More Guard, Reserve Soldiers Are Committing Suicide
- By Spencer Ackerman
- January 19, 2011 |
- 12:52 pm |
Citizen soldiers are killing themselves at record rates, the Army announced on Wednesday. Last year, 145 Army Reservists and National Guardsmen committed suicide, compared with 65 suicide deaths across the entire Guard and Reserves in 2009. Worse, Army leaders aren’t entirely sure what’s caused the increase.
Gen. Peter Chiarelli, the Army’s deputy chief of staff and its point person on suicide prevention, told reporters at the Pentagon that there were 343 suicides amongst active and reserve soldiers, Army civilians and family members last year. The number of active-duty suicides in 2010, 156, declined by 6 from 2009, indicating what Chiarelli called the “modest success” of Army suicide-prevention efforts. But 101 Guardsmen took their lives last year, an increase of 53 from 2009, as did 44 reservists, an increase of 12.
The stress rates don’t appear to be linked to going to war, though. About half of National Guardsmen who committed suicide last year never deployed, said Maj. Gen. Raymond Carpenter, the acting head of the National Guard; fewer than half of Army Reservists did, according to Reserve chief Lt. Gen. Jack Stultz.
In the aggregate, the economy is another x-factor. While Chiarelli said that the Employer Support to the Guard and Reserve had to help identify links between persistent unemployment and self-destructive behavior, only about 15 percent of National Guardsmen who committed suicide in 2010 didn’t have a job.
As best as the three generals can determine, romantic troubles are a high contributing factor to the reservist suicide increase. But none were willing to attribute the rise to any single factor. “If you think you know the one thing that causes people to commit suicide, please let us know, because we don’t,” Chiarelli said.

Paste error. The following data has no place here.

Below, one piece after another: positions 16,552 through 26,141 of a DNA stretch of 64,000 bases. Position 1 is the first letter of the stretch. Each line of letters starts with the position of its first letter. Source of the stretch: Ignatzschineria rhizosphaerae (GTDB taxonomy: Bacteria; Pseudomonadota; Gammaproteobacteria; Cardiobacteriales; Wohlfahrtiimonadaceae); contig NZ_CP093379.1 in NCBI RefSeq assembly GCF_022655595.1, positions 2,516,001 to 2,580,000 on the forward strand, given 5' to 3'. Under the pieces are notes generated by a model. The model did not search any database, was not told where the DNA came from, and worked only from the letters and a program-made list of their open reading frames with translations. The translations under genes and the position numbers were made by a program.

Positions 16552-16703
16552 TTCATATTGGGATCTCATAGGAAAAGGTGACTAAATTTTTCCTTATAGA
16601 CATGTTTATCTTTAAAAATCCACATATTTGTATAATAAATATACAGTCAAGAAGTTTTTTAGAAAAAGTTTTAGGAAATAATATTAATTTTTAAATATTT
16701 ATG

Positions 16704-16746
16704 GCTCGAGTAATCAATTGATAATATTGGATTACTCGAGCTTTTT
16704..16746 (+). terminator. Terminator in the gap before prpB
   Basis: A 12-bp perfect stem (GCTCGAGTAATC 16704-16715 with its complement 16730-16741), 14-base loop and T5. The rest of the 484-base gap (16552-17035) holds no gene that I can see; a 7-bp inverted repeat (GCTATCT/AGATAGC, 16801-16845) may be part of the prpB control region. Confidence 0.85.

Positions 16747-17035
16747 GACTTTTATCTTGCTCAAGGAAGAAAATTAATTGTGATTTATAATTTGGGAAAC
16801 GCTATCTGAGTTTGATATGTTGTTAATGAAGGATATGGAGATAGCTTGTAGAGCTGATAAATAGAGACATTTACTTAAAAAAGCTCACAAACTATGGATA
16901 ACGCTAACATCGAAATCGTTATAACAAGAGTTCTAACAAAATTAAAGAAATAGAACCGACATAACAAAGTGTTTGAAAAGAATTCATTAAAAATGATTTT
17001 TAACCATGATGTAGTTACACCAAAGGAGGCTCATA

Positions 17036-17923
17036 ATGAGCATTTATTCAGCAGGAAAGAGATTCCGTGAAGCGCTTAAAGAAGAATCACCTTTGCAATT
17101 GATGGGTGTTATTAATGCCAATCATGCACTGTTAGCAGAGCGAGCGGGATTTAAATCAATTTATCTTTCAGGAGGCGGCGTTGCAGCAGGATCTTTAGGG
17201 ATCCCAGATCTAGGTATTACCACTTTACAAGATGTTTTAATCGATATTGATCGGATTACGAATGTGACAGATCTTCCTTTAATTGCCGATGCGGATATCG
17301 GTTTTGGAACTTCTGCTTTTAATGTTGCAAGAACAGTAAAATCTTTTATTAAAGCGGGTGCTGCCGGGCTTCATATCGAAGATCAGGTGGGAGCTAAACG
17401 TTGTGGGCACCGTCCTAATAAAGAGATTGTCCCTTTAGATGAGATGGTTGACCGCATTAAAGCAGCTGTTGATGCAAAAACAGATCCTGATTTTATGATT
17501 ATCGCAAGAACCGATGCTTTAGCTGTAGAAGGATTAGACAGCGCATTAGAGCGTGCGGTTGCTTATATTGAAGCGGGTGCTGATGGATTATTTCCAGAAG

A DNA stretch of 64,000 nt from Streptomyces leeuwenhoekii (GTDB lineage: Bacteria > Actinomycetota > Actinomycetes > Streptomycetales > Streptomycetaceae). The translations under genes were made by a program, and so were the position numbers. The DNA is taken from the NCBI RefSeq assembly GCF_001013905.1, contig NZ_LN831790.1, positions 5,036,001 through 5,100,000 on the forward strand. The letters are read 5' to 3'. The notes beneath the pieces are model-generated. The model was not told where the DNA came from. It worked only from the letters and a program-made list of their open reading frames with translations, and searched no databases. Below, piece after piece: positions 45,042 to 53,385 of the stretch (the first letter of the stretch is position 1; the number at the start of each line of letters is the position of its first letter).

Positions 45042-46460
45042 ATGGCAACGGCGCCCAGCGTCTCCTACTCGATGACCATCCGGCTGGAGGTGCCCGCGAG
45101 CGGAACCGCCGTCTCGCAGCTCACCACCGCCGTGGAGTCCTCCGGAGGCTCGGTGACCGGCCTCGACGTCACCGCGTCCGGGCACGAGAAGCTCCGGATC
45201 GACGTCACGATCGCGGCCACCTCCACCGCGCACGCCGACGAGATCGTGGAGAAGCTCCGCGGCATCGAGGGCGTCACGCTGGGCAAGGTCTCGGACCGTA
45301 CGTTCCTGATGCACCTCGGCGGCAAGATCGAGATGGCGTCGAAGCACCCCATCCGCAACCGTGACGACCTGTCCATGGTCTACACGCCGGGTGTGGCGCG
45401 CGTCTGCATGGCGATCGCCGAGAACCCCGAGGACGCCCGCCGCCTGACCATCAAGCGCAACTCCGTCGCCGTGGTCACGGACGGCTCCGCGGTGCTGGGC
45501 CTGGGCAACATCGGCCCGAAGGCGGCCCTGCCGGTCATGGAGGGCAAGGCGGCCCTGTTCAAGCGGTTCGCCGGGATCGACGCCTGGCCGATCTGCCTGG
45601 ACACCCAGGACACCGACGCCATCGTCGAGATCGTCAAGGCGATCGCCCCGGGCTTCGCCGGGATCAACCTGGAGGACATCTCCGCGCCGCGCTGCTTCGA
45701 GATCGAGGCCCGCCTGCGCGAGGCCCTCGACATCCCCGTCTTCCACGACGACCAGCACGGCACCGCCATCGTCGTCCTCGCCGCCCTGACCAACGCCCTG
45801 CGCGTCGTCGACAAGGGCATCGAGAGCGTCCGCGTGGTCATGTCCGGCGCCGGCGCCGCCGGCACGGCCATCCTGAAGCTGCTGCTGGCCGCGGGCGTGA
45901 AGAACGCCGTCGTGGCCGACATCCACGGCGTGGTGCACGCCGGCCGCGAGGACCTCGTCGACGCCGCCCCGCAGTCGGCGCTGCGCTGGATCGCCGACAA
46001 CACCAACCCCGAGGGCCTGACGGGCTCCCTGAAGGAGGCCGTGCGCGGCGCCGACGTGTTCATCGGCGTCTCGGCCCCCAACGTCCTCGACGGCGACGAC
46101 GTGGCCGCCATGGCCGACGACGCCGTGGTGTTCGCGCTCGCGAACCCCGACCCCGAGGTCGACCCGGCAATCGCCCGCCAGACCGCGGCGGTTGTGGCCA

Access to suicide-prevention efforts for non-active duty soldiers remains a problem. The fact that reservists only spend a small portion of their time outside of call-up on Army bases or with their units means that they can’t always get access to the suite of services the Army’s set up for dealing with emotional stress. Not all know about the online Comprehensive Soldier Fitness exam that seeks to build what Chiarelli calls “resilience” from emotional difficulty. All three generals pledged to push reservist commanders and senior enlisted officers to check in on their units more often and called on community groups and family members to help recognize and combat the warning signs of suicide especially the abuse of prescription drugs.
The military has noticed a recent spike in prescription drug usage in both troops and their families, particularly for anti-anxiety and depression medication. It’s also experimented with a variety of post-traumatic stress relievers, from yoga and “bioenergy” to online counseling. A new “virtual PTSD experience” based in Second Life launched just today. While not all post-traumatic stress is combat stress, the apparent lack of a link between deployments and reservist suicide rates call into question whether tools like those are what citizen-soldiers need to overcome their hardships.
Chiarelli said a key focus for the Army active and reserve would be to remove any stigma surrounding mental health treatment. He noted that 35,000 Americans are estimated to have committed suicide in 2010, meaning the Army accounts for less than 1 percent of last year’s suicide deaths.
Image: U.S. Army